The 2009 festival focused its geography around the Passos Manuel neighborhood, drawing upon the area’s existing cultural energy while effectively creating a temporary “local culture.” While the festival included concerts at the Casa da Música and talks at the University Rectory Building, the focus of the festival exhibitions and interactions largely shifted to Maus Hábitos and the neighboring Passos Manuel theater, as well as another memorable evening at STOP. This tighter organization of space offered participants greater opportunities to socialize and take part in planned and ad hoc discussions and performances, while experiencing an established, culturally active neighborhood of Porto.
The festival featured fewer entries in 2009, with 15 finalists being invited to exhibit. First prize was awarded to Brian Cohen and his team at TRAX Arts, an arts company based in Melbourne, Australia. Cohen’s team presented “Outhouse” a portable lavatory re-fitted on the inside to resemble a tiny Victorian drawing room. Within this intimate atmosphere, participants were invited to seat themselves and react to a series of questions on video, giving insight into their memories, expectations, and personal philosophies. This confessional booth was only semi-private, however, in that participants could choose to make their responses available to all, on an outside screen. Like Lehavi’s 2008 installation, Cohen’s piece incorporated historical, “analog” references, employing them as cues to trigger emotional memory, while also investigating the lines drawn between personal and public: How do we produce meaning from another person’s expression of local culture, and from another’s personal or community memory? Second prize went to “Oporto-Brooklyn Bridge” an interactive sound installation created by New York-based artists Naomi Kaly and Alyssa Casey that drew on recordings created at two landmark sites of transit.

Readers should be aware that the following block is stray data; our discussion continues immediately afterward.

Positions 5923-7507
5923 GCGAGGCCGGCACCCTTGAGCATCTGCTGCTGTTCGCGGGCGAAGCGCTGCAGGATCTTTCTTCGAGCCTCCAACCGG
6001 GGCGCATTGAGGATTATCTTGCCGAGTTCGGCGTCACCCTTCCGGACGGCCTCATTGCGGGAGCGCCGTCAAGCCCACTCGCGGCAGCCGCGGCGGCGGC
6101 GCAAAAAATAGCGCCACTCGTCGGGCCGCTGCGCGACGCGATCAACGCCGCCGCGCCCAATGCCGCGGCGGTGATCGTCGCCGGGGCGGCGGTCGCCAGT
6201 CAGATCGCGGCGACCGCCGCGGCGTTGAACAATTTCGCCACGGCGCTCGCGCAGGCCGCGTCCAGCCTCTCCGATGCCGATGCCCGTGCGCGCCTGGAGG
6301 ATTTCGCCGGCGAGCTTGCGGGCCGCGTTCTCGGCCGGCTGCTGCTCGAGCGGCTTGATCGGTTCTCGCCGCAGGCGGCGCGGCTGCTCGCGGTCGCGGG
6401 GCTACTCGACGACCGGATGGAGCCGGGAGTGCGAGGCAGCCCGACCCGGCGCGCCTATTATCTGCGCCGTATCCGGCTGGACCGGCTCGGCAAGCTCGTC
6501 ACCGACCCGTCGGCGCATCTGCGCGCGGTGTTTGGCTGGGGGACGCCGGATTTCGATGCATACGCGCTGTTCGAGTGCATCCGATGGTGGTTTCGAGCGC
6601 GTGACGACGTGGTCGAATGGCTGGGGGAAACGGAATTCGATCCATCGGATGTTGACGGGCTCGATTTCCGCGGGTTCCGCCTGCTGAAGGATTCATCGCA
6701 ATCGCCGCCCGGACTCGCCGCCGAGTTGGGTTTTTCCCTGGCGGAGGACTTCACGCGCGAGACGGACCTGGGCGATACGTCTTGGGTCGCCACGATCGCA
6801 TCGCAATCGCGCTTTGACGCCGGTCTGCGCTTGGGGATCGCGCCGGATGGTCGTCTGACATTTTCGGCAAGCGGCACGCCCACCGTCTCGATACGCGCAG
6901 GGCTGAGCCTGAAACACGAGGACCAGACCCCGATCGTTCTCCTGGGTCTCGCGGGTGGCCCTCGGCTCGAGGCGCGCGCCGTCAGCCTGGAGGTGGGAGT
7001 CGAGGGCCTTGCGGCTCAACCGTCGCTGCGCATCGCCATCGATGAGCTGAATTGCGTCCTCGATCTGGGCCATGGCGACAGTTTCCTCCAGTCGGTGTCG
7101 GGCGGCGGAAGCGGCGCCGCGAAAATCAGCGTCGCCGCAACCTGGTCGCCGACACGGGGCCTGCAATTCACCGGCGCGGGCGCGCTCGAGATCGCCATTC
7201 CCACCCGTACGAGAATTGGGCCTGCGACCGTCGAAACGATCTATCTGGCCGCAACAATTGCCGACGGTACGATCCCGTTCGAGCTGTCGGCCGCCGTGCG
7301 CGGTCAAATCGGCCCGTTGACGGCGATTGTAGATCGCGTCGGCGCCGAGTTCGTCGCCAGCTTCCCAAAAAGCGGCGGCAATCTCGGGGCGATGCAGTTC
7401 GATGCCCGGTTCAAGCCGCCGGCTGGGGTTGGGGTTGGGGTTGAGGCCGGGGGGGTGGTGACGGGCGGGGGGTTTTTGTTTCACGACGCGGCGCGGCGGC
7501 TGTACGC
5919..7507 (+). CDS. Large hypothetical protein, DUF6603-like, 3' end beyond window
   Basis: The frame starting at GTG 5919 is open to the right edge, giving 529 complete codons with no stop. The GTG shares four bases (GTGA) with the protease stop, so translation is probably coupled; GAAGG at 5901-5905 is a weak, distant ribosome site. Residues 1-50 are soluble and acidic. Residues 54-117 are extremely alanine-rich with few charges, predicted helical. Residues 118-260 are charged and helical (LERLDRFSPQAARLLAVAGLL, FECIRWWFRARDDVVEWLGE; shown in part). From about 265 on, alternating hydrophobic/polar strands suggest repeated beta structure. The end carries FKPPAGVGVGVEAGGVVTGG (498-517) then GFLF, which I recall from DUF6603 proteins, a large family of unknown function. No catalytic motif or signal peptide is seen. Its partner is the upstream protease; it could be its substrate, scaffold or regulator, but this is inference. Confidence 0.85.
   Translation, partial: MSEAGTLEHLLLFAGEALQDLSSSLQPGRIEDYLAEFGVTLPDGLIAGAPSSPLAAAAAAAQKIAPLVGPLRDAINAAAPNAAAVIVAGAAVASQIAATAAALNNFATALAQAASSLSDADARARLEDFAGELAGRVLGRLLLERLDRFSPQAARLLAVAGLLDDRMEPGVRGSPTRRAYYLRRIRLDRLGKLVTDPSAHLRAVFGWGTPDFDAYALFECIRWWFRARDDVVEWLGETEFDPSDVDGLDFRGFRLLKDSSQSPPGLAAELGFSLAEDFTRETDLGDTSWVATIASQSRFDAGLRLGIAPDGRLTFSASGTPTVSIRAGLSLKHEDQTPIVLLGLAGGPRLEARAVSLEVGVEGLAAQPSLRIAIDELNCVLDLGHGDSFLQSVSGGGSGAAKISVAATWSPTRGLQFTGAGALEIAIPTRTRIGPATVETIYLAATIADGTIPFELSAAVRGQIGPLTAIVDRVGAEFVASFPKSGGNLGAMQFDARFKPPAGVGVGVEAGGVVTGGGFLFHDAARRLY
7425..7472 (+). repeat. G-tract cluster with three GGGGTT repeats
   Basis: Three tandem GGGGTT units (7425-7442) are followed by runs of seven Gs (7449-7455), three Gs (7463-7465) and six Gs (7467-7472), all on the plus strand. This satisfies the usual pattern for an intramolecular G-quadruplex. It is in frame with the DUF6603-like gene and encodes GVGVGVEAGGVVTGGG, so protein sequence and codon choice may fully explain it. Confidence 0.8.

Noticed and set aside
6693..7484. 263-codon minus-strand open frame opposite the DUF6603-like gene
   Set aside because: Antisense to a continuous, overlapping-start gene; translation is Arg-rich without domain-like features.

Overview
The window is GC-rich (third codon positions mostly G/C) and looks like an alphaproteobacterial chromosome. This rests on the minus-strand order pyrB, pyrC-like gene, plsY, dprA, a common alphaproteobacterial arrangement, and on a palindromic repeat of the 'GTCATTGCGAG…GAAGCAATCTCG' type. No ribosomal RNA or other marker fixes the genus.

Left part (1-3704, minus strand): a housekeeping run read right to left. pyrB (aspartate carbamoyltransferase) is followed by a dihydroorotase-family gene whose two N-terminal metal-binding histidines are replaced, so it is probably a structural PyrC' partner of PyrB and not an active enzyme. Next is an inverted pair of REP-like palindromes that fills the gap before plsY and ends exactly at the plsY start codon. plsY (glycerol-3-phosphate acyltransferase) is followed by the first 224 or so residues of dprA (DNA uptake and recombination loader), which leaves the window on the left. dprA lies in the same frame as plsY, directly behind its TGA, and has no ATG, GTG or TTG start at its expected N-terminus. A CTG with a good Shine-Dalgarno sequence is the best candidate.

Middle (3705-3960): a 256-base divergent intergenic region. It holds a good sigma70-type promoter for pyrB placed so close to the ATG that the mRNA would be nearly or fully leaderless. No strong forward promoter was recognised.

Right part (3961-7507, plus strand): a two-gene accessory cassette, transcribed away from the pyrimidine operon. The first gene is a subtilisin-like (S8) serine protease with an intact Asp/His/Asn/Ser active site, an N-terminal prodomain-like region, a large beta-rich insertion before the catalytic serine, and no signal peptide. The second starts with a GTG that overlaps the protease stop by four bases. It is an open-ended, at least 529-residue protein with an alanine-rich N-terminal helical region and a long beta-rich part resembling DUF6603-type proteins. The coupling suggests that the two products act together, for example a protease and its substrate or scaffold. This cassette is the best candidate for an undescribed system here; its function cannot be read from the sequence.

While the geographic scope of the festival activities was tightened and the number of finalists less than in 2008, the opportunities for participation in 2009 grew, with more speakers, including local digital media students, and with more workshops, including three that addressed different aspects of location aware devices and mobile technologies. Nuno Correia and Mónica Mendes reprised their well-subscribed workshop on interface design for mobile devices, while Valentina Nisi and Ian Oakley led participants in exploring the construction of interactive mobile narratives and David Gunn and Guillermo Brown organized a mobile recording session across parts of Porto. Golan Levin’s two-day intensive on Computer Vision also proved extremely popular.
In 2010, months of work are about to culminate in another intense five days of workshops, discussions, performances, and parties. This year continues some of the trends from 2009, focusing many activities within the creative space of Maus Hábitos and the surrounding area. The 2010 workshop opportunities reflect the festival’s continuing commitment to the innovative use of mobile technologies, through sessions on mobile application development, narrative experiences via mobile devices, and mobile radio streaming. In addition, MediaLab Prado’s workshop on “neighborhood science” explores opportunities for new forms of civic involvement and community participation, themes that take the festival closer to one of its sister programs, the International School on Digital Transformation. While still a very young festival, futureplaces is addressing some of the most important digital media trends today from a variety of fresh perspectives. In doing so, the festival engages in the important activity of capacity building, creating an environment conducive to future opportunities for community involvement, artistic experimentation, technological innovation, and economic development.
Innis, H, (1951). The Bias of Communication. Toronto, Canada: University of Toronto Press.